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Brig. Gen. Q. A. Gillmore
Brig. Gen. Q. A. Gillmore, who captured Fort Pulaski.
Harper's Weekly, September 12, 1863. Courtesy Gen. Quincy A. Gillmore.

The New Weapon

The time had come to decide whether to take Fort Pulaski by force or to wait for the garrison to starve. The fort had been provisioned on January 28 with a 6 months' supply of food, which might have been made to last, by careful rationing, to mid-August or even September. Eventually, however, surrender would have been inevitable. Sherman was undoubtedly aware of these circumstances, but he does not seem to have given serious thought to playing a waiting game. The Northern press was clamoring for action, and Sherman, himself, was still bent on the quick capture of Savannah. Whatever merit this dream may have had will never be known, for on February 14 the Commanding General of the United States Army ordered the entire effort of the expeditionary force to be expended on the reduction of Fort Pulaski.

Long before this order reached headquarters on Hilton Head Island, Sherman had taken decisive action. On February 19 he sent his Chief Engineer, Capt. Quincy A. Gillmore, to take command of all troops on Tybee Island and to prepare for the bombardment of Fort Pulaski.

Gillmore was destined to play the leading role in the Fort Pulask story and win for the fort a permanent niche in the military annals of the United States. A brilliant member of the Corps of Engineers, he is described by the newspaper correspondent, Whitelaw Reid, as "a quick-speaking, quick-moving, soldierly man . . . a fine, wholesome looking, solid six footer, with big head, broad, good humored face, and a high forehead faintly elongated by a suspicion of baldness, curly brown hair and beard, and a frank open face." His greatest attribute as a soldier was a fearless disregard for tradition. At the Battle of Fort Pulaski, Gillmore was breveted a brigadier and later he became a major general of volunteers.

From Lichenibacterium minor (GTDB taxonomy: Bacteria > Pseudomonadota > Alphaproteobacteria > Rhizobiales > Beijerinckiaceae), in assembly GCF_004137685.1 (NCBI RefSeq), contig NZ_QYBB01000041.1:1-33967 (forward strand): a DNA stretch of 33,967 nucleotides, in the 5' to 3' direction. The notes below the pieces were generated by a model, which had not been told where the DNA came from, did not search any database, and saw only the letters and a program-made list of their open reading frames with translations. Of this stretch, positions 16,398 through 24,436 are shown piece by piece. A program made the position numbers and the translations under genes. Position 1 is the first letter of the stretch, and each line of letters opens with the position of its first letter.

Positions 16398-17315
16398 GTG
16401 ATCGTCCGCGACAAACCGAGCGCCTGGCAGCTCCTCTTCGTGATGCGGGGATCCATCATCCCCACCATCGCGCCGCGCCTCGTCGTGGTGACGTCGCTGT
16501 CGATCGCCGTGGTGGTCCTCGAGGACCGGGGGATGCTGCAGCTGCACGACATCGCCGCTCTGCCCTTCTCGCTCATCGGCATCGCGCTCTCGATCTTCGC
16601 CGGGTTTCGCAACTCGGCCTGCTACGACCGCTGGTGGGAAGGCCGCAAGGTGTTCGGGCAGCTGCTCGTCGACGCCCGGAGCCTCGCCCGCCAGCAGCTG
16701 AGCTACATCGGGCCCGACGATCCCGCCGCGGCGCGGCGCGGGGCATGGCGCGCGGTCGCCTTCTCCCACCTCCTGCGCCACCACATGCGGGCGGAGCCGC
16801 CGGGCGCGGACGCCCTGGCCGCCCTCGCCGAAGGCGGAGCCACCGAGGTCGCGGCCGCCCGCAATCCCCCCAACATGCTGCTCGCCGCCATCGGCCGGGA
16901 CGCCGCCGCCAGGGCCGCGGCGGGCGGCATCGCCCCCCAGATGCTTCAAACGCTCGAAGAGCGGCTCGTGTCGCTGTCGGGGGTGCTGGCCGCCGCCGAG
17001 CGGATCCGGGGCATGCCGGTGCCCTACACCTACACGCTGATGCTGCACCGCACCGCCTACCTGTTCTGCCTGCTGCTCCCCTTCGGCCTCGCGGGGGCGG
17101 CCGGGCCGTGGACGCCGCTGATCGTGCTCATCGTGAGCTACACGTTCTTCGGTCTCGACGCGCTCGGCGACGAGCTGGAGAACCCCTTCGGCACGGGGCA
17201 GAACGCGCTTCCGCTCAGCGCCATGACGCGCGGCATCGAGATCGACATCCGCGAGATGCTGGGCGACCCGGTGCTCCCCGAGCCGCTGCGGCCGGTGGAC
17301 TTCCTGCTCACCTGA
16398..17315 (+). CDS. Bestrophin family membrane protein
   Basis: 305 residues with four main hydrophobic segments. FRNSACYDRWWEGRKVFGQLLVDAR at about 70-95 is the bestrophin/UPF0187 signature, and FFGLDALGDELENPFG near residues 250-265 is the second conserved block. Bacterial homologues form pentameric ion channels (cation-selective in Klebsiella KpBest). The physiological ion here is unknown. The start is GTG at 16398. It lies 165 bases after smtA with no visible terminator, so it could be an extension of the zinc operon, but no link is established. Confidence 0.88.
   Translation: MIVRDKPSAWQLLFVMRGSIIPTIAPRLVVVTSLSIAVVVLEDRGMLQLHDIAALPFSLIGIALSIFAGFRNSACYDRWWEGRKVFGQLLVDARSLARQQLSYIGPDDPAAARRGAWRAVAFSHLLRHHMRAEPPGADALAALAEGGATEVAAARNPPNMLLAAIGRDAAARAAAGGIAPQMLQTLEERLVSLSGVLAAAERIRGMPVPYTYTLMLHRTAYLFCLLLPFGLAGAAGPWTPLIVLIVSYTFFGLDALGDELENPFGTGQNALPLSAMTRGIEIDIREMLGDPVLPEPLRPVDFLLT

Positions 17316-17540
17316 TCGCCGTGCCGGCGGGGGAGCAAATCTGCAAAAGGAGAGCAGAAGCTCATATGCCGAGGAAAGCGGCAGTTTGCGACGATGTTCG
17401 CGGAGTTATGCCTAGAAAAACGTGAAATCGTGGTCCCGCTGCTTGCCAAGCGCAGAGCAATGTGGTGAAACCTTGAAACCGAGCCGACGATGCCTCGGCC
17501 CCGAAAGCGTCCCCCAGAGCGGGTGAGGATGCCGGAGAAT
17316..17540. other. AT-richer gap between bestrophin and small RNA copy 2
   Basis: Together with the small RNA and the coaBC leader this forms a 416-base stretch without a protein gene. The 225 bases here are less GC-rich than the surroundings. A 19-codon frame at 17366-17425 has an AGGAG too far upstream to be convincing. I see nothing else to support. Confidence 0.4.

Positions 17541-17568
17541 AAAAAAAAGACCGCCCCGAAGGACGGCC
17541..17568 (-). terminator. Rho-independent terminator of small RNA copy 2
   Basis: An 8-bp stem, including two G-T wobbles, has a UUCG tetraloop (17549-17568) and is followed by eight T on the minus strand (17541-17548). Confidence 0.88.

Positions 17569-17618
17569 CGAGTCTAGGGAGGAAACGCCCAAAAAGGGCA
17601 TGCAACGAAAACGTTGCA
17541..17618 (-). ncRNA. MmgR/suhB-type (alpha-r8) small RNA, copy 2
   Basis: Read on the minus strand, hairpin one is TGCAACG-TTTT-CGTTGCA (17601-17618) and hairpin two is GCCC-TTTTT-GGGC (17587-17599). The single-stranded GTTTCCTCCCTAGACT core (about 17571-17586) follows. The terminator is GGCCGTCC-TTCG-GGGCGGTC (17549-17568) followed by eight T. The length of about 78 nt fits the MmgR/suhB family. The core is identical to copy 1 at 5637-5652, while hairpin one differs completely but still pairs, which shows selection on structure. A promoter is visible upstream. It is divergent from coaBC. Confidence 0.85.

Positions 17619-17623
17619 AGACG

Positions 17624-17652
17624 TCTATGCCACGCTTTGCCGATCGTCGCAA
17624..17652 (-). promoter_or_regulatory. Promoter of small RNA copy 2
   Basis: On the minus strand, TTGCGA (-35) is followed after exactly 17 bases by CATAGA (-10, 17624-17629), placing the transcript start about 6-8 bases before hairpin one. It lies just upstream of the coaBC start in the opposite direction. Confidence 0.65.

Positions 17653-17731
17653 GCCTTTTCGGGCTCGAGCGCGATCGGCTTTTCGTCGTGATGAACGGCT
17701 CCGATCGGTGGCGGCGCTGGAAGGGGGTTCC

Guns were hauled by manpower
Guns were hauled by manpower.
From Harper's Pictorial History of the War of 1861.

In 1862, Fort Pulaski was considered invincible. Its 7-1/2-foot solid brick walls were backed with massive piers of masonry. The broad waters of the Savannah River and wide swampy marshes surrounded the fort on all sides. Ships of the Navy could not safely come within effective range of this citadel, and there was no firm ground on which land batteries could be erected nearer than Tybee Island, from 1 to 2-1/2 miles away. All previous military experience had taught that beyond a distance of 700 yards smoothbore guns and mortars would have little chance to break through heavy masonry walls, and beyond 1,000 yards no chance at all.

In referring to Fort Pulaski, the United States Chief of Engineers, General Totten, said "you might as well bombard the Rocky Mountains." General Lee, himself, standing on the parapet of the fort with Colonel Olmstead, pointed to the shore of Tybee Island and remarked, "Colonel, they will make it pretty warm for you here with shells, but they cannot breach your walls at that distance." In the minds of the experts a long-range bombardment would merely serve to pave the way for a direct assault.

Gillmore held a different opinion. He was familiar with the test records of a new weapon, the rifled gun, with which the Army had begun to experiment in 1859, and, on December 1, 1861, he broke with tradition and risked the laughter of his superiors. After a careful reconnaissance he reported to Sherman that it would be possible to reduce Fort Pulaski with mortars and rifled guns from Tybee Island. On this basis he submitted a complete plan for the attack on Fort Pulaski. Sherman approved the plan, but he made it clear that he doubted the usefulness of the rifled guns. In concluding his endorsement he wrote, "All that can be done with guns is to shake the walls in a random manner."

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